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HOU Talk: How Houston's logistics industries are ripe for software disruption

Editor's note: For SXSW 2021, the Greater Houston Partnership produced two days of interviews and panels hosted by me — Natalie Harms, editor of InnovationMap — and focused on Houston innovation. One focused on how Houston is leading the energy transition and the other highlighted Houston's progress on creating a thriving and inclusive innovation ecosystem.

In this video, Matthew Costello, CEO and co-founder of Voyager Portal, sets sail on a conversation about the maritime shipping industry — and how it was ripe with disruption. Visit our SXSW Houston House special section to watch them all.

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According to a new report, Houston's workforce isn't among the happiest in the nation. Photo via Getty Images

Call it the Bayou City Blues. A report from job website Lensa ranks Houston third among the U.S. cities with the unhappiest workers.

The report looks at four factors — vacation days taken, hours worked per week, average pay, and overall happiness — to determine the happiest and unhappiest cities for U.S. workers.

Lensa examined data for 30 major cities, including Dallas and San Antonio. Dallas appears at the top of the list of the cities with the unhappiest workers, and San Antonio lands at No. 8.

Minneapolis ranks first among the cities with the happiest workers.

Here's how Houston fared in the four ranking categories:

  • 16.6 million unused vacation days per year.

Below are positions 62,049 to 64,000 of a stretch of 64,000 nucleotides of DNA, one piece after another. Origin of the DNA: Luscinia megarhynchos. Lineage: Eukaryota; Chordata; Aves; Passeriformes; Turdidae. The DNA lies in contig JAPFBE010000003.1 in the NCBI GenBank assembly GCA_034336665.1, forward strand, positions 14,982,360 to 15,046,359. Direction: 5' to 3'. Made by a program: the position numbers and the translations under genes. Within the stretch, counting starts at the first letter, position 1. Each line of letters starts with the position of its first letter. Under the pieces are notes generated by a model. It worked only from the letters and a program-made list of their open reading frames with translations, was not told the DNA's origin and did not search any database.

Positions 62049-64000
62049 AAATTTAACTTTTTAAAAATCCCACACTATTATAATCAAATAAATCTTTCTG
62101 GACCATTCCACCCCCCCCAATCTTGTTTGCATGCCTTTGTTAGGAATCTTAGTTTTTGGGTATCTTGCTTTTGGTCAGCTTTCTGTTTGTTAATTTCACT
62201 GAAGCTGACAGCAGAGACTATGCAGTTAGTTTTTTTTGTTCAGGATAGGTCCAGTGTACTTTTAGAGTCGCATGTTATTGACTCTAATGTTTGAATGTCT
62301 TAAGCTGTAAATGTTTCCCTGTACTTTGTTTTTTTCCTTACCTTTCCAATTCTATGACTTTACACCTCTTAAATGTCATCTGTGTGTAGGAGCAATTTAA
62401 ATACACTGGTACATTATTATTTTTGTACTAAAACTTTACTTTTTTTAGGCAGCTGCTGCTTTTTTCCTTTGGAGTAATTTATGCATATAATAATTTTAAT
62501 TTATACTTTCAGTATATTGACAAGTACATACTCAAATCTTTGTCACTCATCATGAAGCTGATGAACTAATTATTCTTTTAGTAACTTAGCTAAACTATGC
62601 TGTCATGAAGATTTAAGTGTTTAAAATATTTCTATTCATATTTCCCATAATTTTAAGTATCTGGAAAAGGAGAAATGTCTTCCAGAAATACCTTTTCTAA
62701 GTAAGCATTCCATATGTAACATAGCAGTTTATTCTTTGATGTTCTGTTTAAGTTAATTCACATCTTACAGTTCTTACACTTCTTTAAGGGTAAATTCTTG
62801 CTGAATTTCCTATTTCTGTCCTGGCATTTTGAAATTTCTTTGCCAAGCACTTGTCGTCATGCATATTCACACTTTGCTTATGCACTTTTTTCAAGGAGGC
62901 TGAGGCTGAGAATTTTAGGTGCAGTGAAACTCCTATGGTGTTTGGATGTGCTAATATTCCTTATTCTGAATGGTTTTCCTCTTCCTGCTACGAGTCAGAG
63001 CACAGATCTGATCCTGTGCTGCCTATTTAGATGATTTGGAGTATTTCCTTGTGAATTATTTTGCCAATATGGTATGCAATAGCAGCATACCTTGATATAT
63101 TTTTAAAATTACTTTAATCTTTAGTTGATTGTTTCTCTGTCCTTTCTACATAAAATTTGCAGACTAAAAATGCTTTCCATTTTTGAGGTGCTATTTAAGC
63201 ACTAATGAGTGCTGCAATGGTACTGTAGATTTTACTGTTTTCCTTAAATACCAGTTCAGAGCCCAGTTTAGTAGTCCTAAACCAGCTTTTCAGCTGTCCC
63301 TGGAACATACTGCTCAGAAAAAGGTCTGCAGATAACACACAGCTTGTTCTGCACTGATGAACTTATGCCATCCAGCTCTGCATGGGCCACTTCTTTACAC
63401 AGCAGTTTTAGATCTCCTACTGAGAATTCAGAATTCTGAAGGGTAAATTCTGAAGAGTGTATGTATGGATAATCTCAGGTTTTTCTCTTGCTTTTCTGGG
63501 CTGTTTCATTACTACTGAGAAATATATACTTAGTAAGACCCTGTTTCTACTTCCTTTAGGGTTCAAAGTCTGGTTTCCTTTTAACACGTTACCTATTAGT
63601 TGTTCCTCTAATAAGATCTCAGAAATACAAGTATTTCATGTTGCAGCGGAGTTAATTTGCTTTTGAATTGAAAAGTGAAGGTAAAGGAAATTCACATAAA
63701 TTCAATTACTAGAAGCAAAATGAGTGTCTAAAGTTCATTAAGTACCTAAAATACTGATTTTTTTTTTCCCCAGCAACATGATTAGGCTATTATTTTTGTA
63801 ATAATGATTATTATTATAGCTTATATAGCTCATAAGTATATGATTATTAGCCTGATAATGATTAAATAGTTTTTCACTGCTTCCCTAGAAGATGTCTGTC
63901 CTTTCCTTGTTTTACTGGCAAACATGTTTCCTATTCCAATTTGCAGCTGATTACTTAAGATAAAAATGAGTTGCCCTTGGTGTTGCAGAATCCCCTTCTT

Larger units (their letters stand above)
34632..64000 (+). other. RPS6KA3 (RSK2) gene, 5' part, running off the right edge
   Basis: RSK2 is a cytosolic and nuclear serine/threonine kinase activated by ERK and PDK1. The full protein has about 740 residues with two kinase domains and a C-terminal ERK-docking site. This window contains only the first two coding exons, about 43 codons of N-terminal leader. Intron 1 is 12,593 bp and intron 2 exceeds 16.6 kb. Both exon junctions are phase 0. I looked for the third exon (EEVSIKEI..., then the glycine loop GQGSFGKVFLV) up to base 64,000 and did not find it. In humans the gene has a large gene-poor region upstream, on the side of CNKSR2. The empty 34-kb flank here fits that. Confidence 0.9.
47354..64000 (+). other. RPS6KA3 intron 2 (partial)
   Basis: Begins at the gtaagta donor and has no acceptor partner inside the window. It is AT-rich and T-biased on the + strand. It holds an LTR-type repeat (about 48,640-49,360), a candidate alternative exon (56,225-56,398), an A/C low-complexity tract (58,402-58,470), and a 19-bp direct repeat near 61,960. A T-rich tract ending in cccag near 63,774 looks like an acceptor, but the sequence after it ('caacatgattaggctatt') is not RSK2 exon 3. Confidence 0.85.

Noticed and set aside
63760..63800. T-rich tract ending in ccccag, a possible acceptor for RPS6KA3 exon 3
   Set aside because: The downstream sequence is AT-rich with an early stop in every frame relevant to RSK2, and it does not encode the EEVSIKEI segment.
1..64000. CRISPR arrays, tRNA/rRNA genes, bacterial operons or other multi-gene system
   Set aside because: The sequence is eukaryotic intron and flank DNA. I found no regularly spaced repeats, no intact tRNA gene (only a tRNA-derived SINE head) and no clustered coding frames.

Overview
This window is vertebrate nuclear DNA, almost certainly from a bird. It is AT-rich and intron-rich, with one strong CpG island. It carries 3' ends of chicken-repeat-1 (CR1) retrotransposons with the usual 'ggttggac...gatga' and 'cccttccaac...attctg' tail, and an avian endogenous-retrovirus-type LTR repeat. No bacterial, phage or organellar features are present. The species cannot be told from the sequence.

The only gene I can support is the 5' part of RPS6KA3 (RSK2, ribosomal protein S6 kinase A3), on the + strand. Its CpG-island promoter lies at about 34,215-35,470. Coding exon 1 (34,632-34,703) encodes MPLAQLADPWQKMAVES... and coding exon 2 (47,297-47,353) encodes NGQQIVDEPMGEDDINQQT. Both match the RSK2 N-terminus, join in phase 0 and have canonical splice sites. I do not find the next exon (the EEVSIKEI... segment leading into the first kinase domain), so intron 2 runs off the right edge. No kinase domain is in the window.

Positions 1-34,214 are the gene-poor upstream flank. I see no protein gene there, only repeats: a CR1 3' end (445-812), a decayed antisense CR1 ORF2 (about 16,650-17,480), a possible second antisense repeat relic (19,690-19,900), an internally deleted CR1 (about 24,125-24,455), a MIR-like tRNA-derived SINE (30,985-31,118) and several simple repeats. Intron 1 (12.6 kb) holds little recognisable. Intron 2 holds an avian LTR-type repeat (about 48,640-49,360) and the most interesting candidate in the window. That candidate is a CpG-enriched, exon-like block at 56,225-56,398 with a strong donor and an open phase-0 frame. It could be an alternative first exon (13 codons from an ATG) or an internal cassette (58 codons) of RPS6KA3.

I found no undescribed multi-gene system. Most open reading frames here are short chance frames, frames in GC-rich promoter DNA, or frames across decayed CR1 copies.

• 40.1 average hours worked per week.
  • Median annual pay of $32,251.
  • Happiness score of out of 50.83.

Dallas had 19.4 million unused vacation days per year, 40.5 average hours worked per week, median annual pay of $34,479, and a happiness score of 53.3 out of 100.

Meanwhile, San Antonio had 5.7 million unused vacation days per year, 39.2 average hours worked per week, median annual pay of $25,894, and a happiness score of 48.61.

Texas tops Lensa's list of the states with the unhappiest workers.

"While the Lone Star State had a decent happiness score of 52.56 out of 100, it scored poorly on each of the other factors, with Texans allowing an incredible 67.1 million earned vacation days go to waste over the course of a year," Lensa says.

In terms of general happiness, Houston shows up at No. 123 on WalletHub's most recent list of the happiest U.S. cities. Dallas takes the No. 104 spot, and San Antonio lands at No. 141. Fremont, California, grabs the No. 1 ranking.

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